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 by: kyonshi - Wed, 31 Jan 2024 09:29 UTC

On 1/31/2024 2:54 AM, Spalls Hurgenson wrote:
> On Tue, 30 Jan 2024 16:46:02 +0100, "Smaug"
> <smaug@erebor.synch.net.remove-114a-this> wrote:
>
>> To: rec.games.frp.dnd
>> https://www.polygon.com/reviews/24047620/dnd-dungeons-dragons-the-book-of-many-things-review
>>
>> D&D’s Deck of Many Things is an experiment that failed at the wrong time
>>
>> Wizards of the Coast takes a big swing only to get the brush off
>> By Charlie Hall Jan 29, 2024, 9:02am EST
>>
>> Charlie Hall is Polygon’s tabletop editor. In 10-plus years as a
>> journalist & photographer, he has covered simulation, strategy, and
>> spacefaring games, as well as public policy.
>>
>> The Deck of Many Things is unlike anything that has come before in the
>> history of Dungeons & Dragons — an elaborate boxed set with multiple
>> components, all focused on bringing a beloved magical item to life. It’s
>> a singular project thrust into a yawning portal in the seminal
>> role-playing game’s release calendar; the next take on 5th edition isn’t
>> due out until later this year. But it’s the wrong product delivered at
>> the wrong time, cast off into hostile waters already churned by
>> corporate controversy that looms over the entire franchise.
>>
>> It’s a shame, because the final product is actually pretty cool.
>
>
> Back in the late 80s or early 90s, TSR included a "Deck of Many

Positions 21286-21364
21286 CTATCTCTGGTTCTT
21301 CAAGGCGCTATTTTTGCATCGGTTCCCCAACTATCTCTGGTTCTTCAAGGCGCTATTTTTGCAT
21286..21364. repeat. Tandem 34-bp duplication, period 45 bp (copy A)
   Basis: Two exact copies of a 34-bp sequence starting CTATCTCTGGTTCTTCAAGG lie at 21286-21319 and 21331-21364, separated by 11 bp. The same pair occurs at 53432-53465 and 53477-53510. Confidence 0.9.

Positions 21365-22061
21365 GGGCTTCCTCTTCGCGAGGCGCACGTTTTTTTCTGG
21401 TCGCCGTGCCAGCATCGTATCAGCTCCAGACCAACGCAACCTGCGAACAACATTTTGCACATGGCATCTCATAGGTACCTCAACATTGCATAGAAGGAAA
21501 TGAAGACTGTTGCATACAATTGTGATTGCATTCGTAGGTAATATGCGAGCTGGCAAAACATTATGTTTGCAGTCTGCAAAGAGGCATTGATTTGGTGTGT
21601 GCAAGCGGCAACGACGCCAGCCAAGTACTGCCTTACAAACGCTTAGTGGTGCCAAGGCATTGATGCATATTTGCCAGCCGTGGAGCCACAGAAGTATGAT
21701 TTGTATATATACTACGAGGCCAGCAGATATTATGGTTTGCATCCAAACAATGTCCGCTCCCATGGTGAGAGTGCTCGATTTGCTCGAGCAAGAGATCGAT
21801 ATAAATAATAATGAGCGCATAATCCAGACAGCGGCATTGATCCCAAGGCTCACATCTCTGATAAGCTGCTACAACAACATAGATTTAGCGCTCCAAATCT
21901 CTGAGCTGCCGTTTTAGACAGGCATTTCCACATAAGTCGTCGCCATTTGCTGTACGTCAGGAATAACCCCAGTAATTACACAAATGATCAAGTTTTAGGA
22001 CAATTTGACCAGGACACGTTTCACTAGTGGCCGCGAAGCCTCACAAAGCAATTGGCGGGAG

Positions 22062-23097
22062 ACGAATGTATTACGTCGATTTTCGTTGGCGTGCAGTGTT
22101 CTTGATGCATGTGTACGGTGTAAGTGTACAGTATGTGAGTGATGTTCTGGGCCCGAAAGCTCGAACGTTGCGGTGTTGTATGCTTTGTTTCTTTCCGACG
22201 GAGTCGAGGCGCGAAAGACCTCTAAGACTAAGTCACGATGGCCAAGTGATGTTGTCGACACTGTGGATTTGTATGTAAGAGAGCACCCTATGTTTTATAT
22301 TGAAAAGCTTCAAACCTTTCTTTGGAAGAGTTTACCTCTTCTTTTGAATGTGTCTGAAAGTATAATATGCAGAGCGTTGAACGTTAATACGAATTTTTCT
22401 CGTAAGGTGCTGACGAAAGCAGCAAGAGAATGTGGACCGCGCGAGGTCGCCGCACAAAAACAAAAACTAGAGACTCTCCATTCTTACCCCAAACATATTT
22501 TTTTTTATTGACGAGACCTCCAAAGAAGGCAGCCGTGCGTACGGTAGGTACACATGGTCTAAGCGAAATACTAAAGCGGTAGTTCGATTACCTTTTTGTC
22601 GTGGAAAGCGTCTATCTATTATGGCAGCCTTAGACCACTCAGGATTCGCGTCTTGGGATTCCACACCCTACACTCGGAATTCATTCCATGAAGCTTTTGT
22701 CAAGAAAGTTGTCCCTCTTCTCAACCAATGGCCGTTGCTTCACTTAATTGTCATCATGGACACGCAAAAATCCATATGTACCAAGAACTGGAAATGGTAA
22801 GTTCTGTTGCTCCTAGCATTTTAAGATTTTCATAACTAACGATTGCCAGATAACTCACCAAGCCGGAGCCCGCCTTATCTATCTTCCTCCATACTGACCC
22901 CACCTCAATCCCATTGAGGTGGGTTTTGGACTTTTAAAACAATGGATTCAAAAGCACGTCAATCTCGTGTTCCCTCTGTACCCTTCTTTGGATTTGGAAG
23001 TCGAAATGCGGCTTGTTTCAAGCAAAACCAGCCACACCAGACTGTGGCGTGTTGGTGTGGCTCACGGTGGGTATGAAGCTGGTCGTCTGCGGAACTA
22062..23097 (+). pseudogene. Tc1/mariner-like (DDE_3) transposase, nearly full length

> Things" as a supplement to one of their magazines (it may have been
> "Dungeon"). It was a four pages of card-stock, 22 cards in all with
> the cards printed double-sided on each page (six per page, except for
> the last page which had only four). You had to cut the cards out
> yourself.
>
> I rarely used the thing - the artifact was just too powerful and
> disruptive; I always thought of it as more of a 'gag' item than
> something for a long-term campaign - but I did sneak into the
> adventures a couple of times. I mean, really, who could resist? Each
> time I used the cards from the magazine, and had the players literally
> pick a card from the deck. If I recall, one draw was for the Vizier,
> and the other was for Gems. Because of how powerful the item was, I
> made it a one-use item (the players were allowed to draw as many cards
> as they wanted, but then had to draw that many cards, and as soon as
> they reached their stated goal, the entire deck vanished. They wisely
> choose to only draw one card).
>
> The cards themselves haven't seen use in years, but I still have them.
> They're battered and torn (and four or five of them are reprints from
> some PDF I found on the web, the originals having been lost in the
> intervening decades) but I still keep them around. Who knows, one day
> I might have use for them again.
>
> I don't know about this WOTC product. Is it any good? I've no idea,
> and don't really care. I already have cards that work well enough for
> me.
>
>

I keep thinking about just reworking a Tarot deck I have lying around
for the purpose. Them producing this gold-embossed deck just tells me
they ran out of ideas for their game.
On the other hand they are trying to shift everything to online, so they
need some actual physical items to appeal to gamers' natural pack rat